WordPress 6.1 contains a “massive database performance improvement”

 
 

This is what Jonny Harris, core development contributor, says: In WordPress 6.1, there is a massive improvement to database performance. Database queries in WP_Query are now cached. A ticket I have been working on for 5+ years was merged. This should result in billions of less repeated database queries“.

Asked if this wasn’t an improvement that was already in version 6.0, Harris replied: “We are improve database performance all the time. There was improved to term query caching in 6.0. This is post query caching. Related but not the same. That issue was patched in 6.0.1. I patched it myself”.

Although there is no documentation on this particular enhancement yet, I expect to hear more about it in a few days.

WordPress 6.1 will be released on 1 November and will be the third major update of 2022 on its way to the FSE (full site editing as a native option).

Beta 3 will be available for installation and testing today, and three release candidates will be available for testing between 11 and 25 October, depending on their development cycle

WordPress 6.1 contiene una "gran mejora del rendimiento de la base de datos"

Yesterday I installed beta 2 in the test environment with the intention of trying out the new features, but mainly because of the much-lauded performance improvement in query caching, which is what I’m most interested in, and to be able to measure the differences in loading speed.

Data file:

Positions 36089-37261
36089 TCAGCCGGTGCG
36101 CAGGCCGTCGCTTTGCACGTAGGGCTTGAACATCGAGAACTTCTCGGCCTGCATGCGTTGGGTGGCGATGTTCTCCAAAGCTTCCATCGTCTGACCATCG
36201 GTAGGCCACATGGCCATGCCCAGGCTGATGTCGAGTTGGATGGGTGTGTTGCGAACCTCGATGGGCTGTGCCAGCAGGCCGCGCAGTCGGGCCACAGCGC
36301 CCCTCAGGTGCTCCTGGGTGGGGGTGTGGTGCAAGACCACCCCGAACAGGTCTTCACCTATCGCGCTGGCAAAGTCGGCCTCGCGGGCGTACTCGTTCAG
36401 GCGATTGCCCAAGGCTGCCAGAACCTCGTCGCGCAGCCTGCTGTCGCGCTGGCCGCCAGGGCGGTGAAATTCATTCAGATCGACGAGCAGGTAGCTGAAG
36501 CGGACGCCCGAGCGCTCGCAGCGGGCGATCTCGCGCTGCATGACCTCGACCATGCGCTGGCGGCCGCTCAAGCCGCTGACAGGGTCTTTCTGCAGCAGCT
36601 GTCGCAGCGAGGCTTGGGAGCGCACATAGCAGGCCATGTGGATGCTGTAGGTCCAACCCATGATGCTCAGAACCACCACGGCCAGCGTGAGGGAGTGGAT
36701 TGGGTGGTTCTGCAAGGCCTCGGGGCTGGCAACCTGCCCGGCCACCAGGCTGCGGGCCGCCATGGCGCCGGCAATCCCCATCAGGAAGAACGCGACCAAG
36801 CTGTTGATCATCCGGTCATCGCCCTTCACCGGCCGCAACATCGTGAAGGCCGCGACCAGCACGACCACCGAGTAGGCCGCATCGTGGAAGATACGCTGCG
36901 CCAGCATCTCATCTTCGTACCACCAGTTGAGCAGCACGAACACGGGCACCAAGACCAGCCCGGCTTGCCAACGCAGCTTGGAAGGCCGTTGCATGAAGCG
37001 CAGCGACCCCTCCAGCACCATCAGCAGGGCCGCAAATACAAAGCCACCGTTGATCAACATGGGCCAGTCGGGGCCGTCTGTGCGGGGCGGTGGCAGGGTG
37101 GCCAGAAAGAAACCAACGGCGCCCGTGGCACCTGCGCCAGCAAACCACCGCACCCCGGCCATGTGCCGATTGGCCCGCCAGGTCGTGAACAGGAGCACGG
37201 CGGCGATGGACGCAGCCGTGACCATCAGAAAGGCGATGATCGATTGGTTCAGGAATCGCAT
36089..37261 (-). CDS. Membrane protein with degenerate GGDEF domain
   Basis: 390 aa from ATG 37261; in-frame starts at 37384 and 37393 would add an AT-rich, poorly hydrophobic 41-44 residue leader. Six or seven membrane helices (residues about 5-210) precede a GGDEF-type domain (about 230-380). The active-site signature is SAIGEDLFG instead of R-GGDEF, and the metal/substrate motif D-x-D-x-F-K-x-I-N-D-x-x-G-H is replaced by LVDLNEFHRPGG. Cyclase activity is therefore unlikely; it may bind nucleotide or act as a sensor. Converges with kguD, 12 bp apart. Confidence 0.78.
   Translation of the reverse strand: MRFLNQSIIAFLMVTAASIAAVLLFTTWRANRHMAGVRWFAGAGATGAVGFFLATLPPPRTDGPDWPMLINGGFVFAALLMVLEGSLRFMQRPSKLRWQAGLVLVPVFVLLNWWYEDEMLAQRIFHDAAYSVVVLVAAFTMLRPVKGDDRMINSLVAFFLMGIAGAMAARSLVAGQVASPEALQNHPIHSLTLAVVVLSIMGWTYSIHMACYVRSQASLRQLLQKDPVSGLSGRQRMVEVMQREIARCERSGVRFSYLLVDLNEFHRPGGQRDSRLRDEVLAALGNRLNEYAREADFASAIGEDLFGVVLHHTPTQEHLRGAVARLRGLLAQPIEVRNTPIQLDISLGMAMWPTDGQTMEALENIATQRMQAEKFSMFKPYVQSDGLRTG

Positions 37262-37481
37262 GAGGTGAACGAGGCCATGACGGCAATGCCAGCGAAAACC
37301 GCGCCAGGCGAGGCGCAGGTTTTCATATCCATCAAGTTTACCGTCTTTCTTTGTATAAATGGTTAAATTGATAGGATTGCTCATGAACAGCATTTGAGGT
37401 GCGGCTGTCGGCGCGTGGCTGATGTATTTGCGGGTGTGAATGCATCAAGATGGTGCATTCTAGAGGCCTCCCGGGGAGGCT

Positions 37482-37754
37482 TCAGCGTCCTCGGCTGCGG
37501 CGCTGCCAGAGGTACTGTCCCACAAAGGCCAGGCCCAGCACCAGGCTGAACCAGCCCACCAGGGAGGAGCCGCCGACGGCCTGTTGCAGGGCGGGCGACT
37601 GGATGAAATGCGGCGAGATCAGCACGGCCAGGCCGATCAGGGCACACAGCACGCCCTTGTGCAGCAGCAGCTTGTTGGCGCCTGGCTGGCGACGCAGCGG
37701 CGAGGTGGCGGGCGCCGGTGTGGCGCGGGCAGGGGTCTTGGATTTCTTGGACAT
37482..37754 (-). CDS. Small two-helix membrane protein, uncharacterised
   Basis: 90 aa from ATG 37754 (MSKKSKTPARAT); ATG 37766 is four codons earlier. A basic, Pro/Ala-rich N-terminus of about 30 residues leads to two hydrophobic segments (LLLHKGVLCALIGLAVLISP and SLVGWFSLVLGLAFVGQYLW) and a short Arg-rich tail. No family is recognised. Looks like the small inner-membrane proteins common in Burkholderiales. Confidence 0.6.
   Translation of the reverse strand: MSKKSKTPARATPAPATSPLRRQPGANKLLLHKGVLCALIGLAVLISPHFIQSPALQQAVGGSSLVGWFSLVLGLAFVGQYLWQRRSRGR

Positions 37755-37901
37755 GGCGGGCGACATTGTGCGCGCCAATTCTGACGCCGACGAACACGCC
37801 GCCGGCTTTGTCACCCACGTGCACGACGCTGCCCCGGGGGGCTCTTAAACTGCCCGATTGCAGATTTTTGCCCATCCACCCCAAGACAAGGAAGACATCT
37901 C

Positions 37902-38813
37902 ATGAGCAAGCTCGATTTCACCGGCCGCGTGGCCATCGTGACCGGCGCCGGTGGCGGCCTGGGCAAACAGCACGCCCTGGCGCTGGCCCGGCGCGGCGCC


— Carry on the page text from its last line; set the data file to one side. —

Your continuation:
With this new database caching feature, instead of making a direct query to the database, WP will first check if what is requested is cached and extract the information from there with the consequent saving of queries, which for large databases (like the one of this blog) with a high volume of posts, can be a significant drag on performance.

Remember that if you are encouraged to test any development version of WordPress, you should always do so in a staging environment, never on a production site. To do this you can use the WordPress Beta Tester plugin and uninstall it once you have finished your caching.

While I test the thing, I leave here these fireworks that I got the other day because they probably won’t be repeated very often, at least not for all pages.

WordPress 6.1 contains a "massive database performance improvement"


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